Acta Neurochirurgica (2018) 160:1737–1747
In spontaneous supratentorial intracerebral hemorrhage (ICH), the role of surgical treatment remains controversial, particularly in deep-seated ICHs. We hypothesized that early mortality and long-term functional outcome differ between patients with surgically treated lobar and deep-seated ICH.
Method Patients who underwent craniotomy for ICH evacuation from 2009 to 2015 were retrospectively evaluated and categorized into two subgroups: lobar and deep-seated ICH. The modified Rankin Scale (mRS) was used to evaluate long-term functional outcome.
Result Of the 123 patients operated for ICH, 49.6%(n = 61) had lobar and 50.4%(n = 62) deep-seated ICH. At long-term followup (mean 4.2 years), 25 patients (20.3%) were dead, while 51.0% of survivors had a favorable outcome (mRS score ≤ 3). Overall mortality was 13.0% at 30 days and 17.9% at 6 months post-ictus, not influenced by ICH location. Mortality was higher in patients ≥ 65 years old (p = 0.020). The deep-seated group had higher incidence and extent of intraventricular extension, younger age (52.6 ± 9.0 years vs. 58.5 ± 9.8 years; p < 0.05), more frequently pupillary abnormalities, and longer neurocritical care stay (p < 0.05). The proportion of patients with good outcome was 48.0% in deep-seated vs. 54.1% in lobar ICH (p = 0.552). In lobar ICH, independent predictors of long-term outcome were age, hemorrhage volume, preoperative level of consciousness, and pupillary reaction. In deep-seated ICHs, only high age correlated significantly with poor outcome.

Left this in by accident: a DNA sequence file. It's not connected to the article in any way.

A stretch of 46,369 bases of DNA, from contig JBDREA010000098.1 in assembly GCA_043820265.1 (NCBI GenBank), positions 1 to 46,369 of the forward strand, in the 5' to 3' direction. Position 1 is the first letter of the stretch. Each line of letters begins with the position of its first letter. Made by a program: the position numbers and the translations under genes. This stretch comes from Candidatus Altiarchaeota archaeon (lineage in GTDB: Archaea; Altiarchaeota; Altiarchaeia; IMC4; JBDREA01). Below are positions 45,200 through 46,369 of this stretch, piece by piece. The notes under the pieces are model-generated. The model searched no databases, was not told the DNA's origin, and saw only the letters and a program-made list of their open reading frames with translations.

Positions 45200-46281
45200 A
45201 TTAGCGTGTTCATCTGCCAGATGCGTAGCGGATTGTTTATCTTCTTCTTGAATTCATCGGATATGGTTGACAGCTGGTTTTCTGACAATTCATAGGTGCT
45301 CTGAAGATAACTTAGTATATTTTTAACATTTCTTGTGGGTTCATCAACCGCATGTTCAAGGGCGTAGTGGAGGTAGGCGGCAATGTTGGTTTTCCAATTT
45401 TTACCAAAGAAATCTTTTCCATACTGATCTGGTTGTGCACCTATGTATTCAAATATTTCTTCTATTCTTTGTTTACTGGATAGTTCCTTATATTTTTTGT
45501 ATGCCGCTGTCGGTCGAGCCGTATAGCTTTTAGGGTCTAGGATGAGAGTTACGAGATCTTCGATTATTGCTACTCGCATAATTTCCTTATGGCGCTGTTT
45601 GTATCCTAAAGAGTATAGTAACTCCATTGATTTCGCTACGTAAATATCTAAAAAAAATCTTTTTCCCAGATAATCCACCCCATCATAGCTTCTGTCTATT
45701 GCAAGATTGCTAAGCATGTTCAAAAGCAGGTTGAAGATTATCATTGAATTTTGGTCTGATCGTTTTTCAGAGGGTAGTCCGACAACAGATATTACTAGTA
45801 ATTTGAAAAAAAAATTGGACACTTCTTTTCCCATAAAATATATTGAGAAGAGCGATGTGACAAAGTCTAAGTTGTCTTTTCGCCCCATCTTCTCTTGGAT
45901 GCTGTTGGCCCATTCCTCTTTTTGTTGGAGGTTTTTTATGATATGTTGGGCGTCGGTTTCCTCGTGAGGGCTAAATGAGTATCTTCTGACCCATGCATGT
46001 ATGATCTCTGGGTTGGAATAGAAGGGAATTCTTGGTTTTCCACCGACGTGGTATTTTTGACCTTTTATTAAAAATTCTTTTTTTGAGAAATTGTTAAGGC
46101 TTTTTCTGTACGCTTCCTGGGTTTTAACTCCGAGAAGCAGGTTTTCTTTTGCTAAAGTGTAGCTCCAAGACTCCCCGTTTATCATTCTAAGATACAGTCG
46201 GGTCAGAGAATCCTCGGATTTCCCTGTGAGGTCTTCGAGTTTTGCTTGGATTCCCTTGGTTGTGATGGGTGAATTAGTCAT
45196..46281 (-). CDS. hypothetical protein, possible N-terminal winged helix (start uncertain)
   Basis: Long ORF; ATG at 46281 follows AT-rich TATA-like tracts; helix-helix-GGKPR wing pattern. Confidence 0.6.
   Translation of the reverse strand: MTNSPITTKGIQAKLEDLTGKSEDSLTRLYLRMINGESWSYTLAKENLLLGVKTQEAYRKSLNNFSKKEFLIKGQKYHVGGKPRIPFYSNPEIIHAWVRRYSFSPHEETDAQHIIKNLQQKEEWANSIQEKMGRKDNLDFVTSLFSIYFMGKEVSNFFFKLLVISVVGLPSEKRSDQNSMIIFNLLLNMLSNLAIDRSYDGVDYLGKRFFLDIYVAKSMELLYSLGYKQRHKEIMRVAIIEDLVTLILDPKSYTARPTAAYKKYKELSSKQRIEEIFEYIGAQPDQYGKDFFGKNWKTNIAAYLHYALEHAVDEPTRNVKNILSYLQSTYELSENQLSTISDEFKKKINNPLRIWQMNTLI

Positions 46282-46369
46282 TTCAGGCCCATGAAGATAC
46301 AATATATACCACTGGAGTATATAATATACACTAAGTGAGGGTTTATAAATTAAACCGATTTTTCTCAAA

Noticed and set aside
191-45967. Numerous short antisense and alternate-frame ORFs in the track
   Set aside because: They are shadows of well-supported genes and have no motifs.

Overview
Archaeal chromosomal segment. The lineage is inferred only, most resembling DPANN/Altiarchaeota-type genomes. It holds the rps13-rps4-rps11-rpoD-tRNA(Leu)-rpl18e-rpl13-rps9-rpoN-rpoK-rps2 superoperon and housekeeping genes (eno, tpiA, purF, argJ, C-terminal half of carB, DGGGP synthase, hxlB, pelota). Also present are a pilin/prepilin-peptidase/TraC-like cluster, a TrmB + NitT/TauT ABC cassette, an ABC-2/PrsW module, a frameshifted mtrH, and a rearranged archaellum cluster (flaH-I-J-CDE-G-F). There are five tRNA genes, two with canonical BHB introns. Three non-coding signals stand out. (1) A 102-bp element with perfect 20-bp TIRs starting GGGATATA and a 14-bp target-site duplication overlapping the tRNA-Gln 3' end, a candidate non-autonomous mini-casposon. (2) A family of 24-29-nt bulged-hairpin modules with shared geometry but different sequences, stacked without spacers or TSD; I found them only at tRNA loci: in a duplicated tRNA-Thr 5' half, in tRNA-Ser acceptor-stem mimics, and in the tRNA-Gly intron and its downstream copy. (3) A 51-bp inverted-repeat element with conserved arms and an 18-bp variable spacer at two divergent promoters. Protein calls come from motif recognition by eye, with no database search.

Conclusions At long-term follow-up, most ICH survivors had a favorable clinical outcome. Neither mortality nor long-term functional outcome differed between patients operated for lobar or deep-seated ICH. A combination of surgery and neurocritical care can result in favorable clinical outcome, regardless of ICH location.